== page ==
Men’s resiliency aims to promote a positive and healthy collegiate experience for male-identified students. We strive to increase mental and physical wellness while encouraging a proactive approach to healthier living. Men’s resiliency challenges cultural male-normative expectations of masculinities with the goal of creating a healthier campus environment for all.
Resiliency is the ability to bounce back through problem solving and the ability to own our decisions. Being self-reliant does not reduce one's ability to be resilient, as long as we can recognize when we need help and we seek the necessary support.
For more information or an outreach request, please email: Mens.Resiliency@wwu.edu.
We Offer To:
- Promote social and cultural change.
- Encourage identity development by exploring diverse definitions of masculinities.
- Foster positive mentorship and relationships across campus.
- Educate the campus community on the impact of rigid socially constructed gender roles.
- Provide resources and advice on how to stay healthy to prevent violence and self-destructive behaviors.
Outreach Services We Offer:
Healthy Masculinities Workshop, 2 hours
Healthy Masculinities provides a forum for participants to recognize their own perceptions of gender role socialization. This workshop examines the ways mainstream ideas around gender and how they vary depending on ethnicity, culture, class, etc. Participants will have an opportunity to learn how those roles can impact both risk and protective factors for male-identified individuals. This workshop examines the male gender role and its relation to suicide. During this workshop, participants have an opportunity to work together to solve different scenarios and address concerns with male-identified individuals who may be experiencing suicidal ideation. Participants will also be given a list of on and off campus resources for ALL Western Washington University students.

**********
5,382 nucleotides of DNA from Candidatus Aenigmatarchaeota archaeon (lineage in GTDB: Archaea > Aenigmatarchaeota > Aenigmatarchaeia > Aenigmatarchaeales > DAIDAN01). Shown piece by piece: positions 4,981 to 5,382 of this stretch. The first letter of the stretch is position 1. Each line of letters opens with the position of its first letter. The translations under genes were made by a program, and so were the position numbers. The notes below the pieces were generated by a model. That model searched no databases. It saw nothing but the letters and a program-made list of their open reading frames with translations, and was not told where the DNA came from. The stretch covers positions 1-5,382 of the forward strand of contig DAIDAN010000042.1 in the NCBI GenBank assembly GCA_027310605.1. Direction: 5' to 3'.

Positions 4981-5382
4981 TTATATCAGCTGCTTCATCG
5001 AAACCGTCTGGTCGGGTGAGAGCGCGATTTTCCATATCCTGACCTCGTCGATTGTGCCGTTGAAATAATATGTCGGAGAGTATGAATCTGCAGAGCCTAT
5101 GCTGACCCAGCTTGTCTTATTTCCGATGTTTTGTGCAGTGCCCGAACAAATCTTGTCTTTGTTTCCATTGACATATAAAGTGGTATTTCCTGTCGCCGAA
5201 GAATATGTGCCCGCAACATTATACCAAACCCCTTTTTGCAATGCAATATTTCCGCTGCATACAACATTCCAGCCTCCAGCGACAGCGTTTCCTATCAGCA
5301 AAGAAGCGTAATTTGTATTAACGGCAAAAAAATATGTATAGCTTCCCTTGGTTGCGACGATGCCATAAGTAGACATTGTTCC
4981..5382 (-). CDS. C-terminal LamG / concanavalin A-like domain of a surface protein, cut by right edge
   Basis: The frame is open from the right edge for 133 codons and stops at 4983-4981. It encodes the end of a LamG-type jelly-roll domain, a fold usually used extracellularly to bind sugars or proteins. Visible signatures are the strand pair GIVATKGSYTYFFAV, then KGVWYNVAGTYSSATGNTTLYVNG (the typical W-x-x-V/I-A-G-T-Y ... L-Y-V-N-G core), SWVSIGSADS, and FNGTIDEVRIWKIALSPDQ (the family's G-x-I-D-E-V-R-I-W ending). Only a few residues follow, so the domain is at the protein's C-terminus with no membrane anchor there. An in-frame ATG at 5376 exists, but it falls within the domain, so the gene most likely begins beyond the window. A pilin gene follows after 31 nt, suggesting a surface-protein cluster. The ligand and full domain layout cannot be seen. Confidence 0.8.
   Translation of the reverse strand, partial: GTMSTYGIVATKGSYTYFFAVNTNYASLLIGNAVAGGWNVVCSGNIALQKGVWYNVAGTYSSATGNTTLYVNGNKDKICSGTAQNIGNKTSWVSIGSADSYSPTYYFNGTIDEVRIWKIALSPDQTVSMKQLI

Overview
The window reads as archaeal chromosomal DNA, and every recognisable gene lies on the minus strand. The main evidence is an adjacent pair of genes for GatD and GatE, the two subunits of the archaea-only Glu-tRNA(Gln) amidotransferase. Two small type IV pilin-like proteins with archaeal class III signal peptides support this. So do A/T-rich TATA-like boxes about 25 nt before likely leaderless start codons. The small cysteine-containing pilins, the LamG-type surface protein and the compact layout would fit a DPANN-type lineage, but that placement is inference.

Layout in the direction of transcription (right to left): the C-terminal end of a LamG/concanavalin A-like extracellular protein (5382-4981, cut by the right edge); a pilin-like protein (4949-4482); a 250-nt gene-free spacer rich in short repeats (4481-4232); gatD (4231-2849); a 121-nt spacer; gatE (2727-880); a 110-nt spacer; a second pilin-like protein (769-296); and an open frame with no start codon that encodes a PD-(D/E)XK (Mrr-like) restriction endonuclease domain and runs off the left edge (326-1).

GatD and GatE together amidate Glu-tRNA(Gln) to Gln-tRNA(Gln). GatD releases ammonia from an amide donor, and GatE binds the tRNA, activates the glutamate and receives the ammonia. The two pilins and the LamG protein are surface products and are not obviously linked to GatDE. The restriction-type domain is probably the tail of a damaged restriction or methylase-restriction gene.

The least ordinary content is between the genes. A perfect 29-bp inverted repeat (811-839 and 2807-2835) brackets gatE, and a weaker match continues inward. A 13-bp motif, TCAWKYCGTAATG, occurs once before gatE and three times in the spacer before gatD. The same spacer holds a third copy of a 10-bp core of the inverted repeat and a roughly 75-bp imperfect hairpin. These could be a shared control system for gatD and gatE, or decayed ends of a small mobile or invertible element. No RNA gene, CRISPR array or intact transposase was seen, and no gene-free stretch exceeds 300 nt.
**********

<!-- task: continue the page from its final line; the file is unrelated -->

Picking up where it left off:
The Gender Box, 1 hour
The Man Box is an interactive program geared towards an understanding of socially constructed gender roles. During the program, we examine ways we have been taught masculinity and the impact those teachings have on us. This presentation helps us examine our own identities to help embrace our true authentic selves.
The Mask You Live In Film Screening and Discussion, 2 hours
Jennifer Siebel Newson’s documentary, The Mask You Live In follows boys and young men as they struggle to stay true to themselves while negotiating America’s narrow definition of masculinity. Pressured by the media, their peer group, and even the adults in their lives, our protagonists confront messages encouraging them to disconnect from their emotions, devalue authentic friendships, objectify and degrade women, and resolve conflicts through violence. These gender stereotypes interconnect with race, class and circumstance, creating a maze of identity issues boys and young men must navigate to become “real” men.
After the film, a mental health professional facilitates a discussion around the social construction of masculinity. This discussion also focuses on the media's representation of masculinity in pop culture and the impact socially constructed gender roles has on all of us.